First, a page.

Expanding horizons

  • Health
  • Sunday, 19 Jan 2003

LATELY, meat has gotten quite a bad rep. The mad cow disease; the bird flu; the hand, foot and mouth disease ? and to top things up, the endless talk of how processed meat has little or no nutritional value.  

Yet again, vegetarians score the points.  

Some even go so far as to say that eating meat is as good as eating “waste”, the reason being that animals, just before they are slaughtered, produce large amounts of adrenalin. This adrenalin stays in the animals’ body after they are killed and the consumption of it is said to be bad. 

Despite the apparent defeat for the upholders of “meat” in any health debate, there’s always that trump card to turn the tide around. 

After all, if there are functional foods such as chicken and beef essence, meat can’t be all that bad. And these essences have come a long way.  

Many have sworn by them for one reason or the other, and at one time or the other. Not long ago, though, the benefits of these essences, which we had merely taken for granted as some sort of “jump-start” tonic, have been proven to have many healing properties. 

Take chicken essence for example. It has been proven to be good for the heart, to reduce hypertension and to lower blood-sugar level. Studies in Japan have also shown chicken essence to minimise the scar on the heart after a heart operation. And all these benefits are due to certain peptides inherent in a chicken.  

Then, there’s also the “meat factor” to add on to the list of efficacies. 

What, one might ask, is this meat factor? It refers to a certain peptide (or meat proteins) that aids the absorption of minerals, particularly iron.  

Dr Hiroyuki Ono, vice president of R&D Cerebos Pacific Ltd, Lam Oin Woon, CEO of Cerebos Pacific Ltd South Asia and Lim Bing Tik, GM of Cerebos Malaysia.

Brands, in view of the benefits of chicken essence as a catalyst that enhances the absorption of certain minerals, has recently launched a series of new supplements. The tonic is now combined with certain herbs and minerals in the form of tablets. Yes, it’s that ol two and three in one combo.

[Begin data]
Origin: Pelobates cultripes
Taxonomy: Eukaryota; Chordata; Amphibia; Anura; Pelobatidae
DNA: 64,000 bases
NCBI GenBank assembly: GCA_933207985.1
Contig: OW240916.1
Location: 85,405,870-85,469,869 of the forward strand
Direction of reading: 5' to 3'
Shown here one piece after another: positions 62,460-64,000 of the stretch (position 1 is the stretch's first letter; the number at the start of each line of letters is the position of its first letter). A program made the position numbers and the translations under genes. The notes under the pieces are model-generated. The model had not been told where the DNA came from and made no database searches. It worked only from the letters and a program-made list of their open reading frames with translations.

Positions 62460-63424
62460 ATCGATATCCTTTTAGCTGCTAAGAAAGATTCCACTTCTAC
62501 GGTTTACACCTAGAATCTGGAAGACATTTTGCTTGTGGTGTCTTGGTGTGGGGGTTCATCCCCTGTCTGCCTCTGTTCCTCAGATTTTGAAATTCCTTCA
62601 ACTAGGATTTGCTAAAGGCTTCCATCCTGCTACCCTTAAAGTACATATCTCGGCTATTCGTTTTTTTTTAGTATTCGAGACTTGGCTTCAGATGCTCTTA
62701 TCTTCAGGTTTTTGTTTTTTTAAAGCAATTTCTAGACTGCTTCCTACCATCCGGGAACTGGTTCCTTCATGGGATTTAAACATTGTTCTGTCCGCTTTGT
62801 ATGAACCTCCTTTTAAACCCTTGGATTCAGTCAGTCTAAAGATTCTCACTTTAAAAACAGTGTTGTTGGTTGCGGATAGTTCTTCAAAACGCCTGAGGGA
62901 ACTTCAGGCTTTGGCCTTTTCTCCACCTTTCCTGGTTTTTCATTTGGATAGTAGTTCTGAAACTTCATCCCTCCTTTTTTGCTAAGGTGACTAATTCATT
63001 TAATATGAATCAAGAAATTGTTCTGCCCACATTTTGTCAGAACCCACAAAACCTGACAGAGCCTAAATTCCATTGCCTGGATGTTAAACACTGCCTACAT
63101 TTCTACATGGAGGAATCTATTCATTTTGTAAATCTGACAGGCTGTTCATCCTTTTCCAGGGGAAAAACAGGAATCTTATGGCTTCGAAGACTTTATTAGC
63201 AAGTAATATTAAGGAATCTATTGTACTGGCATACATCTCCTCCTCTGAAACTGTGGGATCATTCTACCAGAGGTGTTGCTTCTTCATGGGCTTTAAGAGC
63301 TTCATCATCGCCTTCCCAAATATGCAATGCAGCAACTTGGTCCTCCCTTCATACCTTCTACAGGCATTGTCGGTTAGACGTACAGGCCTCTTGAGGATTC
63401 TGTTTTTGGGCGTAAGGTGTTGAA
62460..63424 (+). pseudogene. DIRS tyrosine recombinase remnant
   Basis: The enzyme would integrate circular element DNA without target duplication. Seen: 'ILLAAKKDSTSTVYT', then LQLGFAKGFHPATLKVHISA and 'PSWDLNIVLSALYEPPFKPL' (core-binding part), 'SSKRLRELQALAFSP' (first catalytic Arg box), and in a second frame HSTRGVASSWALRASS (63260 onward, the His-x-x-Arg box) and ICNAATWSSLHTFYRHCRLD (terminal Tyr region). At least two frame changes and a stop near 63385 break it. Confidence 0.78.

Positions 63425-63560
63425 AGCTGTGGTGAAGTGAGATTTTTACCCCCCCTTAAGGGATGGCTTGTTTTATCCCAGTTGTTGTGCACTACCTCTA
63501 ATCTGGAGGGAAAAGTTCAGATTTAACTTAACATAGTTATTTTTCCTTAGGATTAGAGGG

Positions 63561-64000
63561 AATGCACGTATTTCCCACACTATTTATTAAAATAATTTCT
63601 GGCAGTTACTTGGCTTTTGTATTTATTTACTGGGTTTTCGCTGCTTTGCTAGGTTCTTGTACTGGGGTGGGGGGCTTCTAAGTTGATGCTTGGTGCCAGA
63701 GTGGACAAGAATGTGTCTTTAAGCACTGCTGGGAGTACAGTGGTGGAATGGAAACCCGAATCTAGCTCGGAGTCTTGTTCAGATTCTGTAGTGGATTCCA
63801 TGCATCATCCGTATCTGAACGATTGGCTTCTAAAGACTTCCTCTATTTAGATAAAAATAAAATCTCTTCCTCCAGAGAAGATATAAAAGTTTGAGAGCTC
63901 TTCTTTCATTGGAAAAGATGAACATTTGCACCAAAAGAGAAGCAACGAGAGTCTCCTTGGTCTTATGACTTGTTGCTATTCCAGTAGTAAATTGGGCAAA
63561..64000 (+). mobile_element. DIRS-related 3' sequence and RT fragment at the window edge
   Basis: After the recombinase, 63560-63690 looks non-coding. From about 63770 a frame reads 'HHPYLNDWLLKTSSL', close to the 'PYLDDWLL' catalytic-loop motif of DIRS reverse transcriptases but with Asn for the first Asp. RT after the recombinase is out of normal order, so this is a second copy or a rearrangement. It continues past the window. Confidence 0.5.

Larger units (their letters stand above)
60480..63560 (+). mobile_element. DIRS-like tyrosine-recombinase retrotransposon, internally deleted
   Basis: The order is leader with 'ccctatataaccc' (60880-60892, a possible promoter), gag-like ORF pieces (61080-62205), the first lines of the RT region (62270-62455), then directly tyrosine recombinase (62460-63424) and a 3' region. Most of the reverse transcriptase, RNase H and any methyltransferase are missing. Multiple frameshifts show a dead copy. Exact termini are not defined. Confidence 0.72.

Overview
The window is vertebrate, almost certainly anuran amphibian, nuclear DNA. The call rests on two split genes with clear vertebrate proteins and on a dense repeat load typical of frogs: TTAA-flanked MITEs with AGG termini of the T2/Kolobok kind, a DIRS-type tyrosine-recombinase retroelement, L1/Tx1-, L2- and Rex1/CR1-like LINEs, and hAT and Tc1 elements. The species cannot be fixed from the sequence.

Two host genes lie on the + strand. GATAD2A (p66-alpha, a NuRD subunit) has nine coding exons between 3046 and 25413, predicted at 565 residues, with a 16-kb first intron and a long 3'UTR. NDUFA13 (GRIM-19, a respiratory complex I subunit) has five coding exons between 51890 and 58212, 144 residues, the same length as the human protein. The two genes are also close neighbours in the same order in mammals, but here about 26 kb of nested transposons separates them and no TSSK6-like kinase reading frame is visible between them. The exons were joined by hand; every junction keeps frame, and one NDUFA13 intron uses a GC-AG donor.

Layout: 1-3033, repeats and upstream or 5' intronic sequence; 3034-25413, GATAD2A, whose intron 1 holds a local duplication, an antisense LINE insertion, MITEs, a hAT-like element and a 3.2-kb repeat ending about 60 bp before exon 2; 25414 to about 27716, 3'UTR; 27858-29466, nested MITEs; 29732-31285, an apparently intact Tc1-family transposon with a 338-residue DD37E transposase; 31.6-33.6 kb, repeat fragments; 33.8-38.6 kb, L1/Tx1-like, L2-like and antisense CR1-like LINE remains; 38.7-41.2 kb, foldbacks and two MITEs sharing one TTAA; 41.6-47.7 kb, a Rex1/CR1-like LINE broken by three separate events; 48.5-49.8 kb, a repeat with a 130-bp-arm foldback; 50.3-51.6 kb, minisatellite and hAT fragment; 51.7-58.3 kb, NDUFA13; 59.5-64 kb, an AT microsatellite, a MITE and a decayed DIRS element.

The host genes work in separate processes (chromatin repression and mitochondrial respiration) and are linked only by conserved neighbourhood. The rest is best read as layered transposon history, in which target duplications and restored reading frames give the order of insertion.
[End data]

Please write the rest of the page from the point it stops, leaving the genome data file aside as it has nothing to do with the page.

Now, there’re chicken essence with Echinacea, and, Grape Seed Extract, and even Iron + Vitamin B Complex. 

One important thing to be emphasised from this combination of functional foods is the strong link between meat and the absorption of iron. And as iron-deficiency anaemia is the most common nutritional deficiency disorder, affecting approximately 600 million people worldwide, the “meat-factor” deserves a closer look.  

This deficiency is primarily due to the low absorption rate of iron in a person’s body. Only a fraction of iron ingested in a person’s diet is actually absorbed by the intestine. Therefore strategies aimed at increasing iron absorption would be one way of preventing anaemia ? to increase the bioavailability of iron with absorption enhancers.  

But before going into these strategies, one needs to take a closer look at the nature of iron found in foodstuff. 

Iron, in food, is found in two forms – heme and non-heme. Iron that occurs as part of haemoglobin molecules is called heme iron. It is found only in muscle foods (MPF) and accounts for 20-70% of the iron in these foods.  

The remaining iron in muscle foods, and all of the iron in other types of food, is non-heme iron.  

The distinction between these two types of iron is important because each is absorbed in different ways and amounts. Most of an adult’s dietary source of iron is non-heme. However, in contrast to heme iron, non-heme iron is less well absorbed and is influenced more by dietary factors.  

Two things have been found to increase the absorption of iron. They are muscle foods and vitamin C. If muscle foods are eaten in the same meal as non-heme iron sources, absorption of non-heme iron increases by two to fourfold.  

The exact nature of the enhancing factor in meat has not been identified but is said to involve low molecular weight peptides that are released during digestion. Orange juice (due to its high content of Vitamin C) consumed during a meal, increases absorption as well. 

According to Dr Hiroyuki Ono, vice president and researcher at Cerebos Pacific Ltd, different types of peptides found in different types of meat influence the absorption of different minerals.  

“Some peptides have been shown to help the absorption of calcium. Our research has shown that chicken essence contains certain peptides that increase the absorption of iron into the intestines. Thus, at Cerebos, essence of chicken has been combined with iron into a pill-form supplement to aid absorption,” says Dr Ono. 

And beef has also been said to contain a large amount of these peptides that aid absorption of iron.  

But that’s not all that has been said on the benefits of peptides. It has been proven that the peptides found in essence of chicken increases one’s metabolic rate and is, thus, good for the heart. 

At present, studies are still being made to determine the other benefits of peptides found in other types of meat – whether these peptides would aid the absorption of other minerals, apart from iron and calcium, as well.  

And just as there are absorption enhancers, there are also certain types of food that would inhibit iron absorption. It has been said that tea and coffee, grains, bran and soy products as well as spinach, rhubarb and chocolate decreases the absorption of non-heme iron. 

Thus, knowing a little of how certain minerals are better consumed with certain types of food can help us better manage our diet. 

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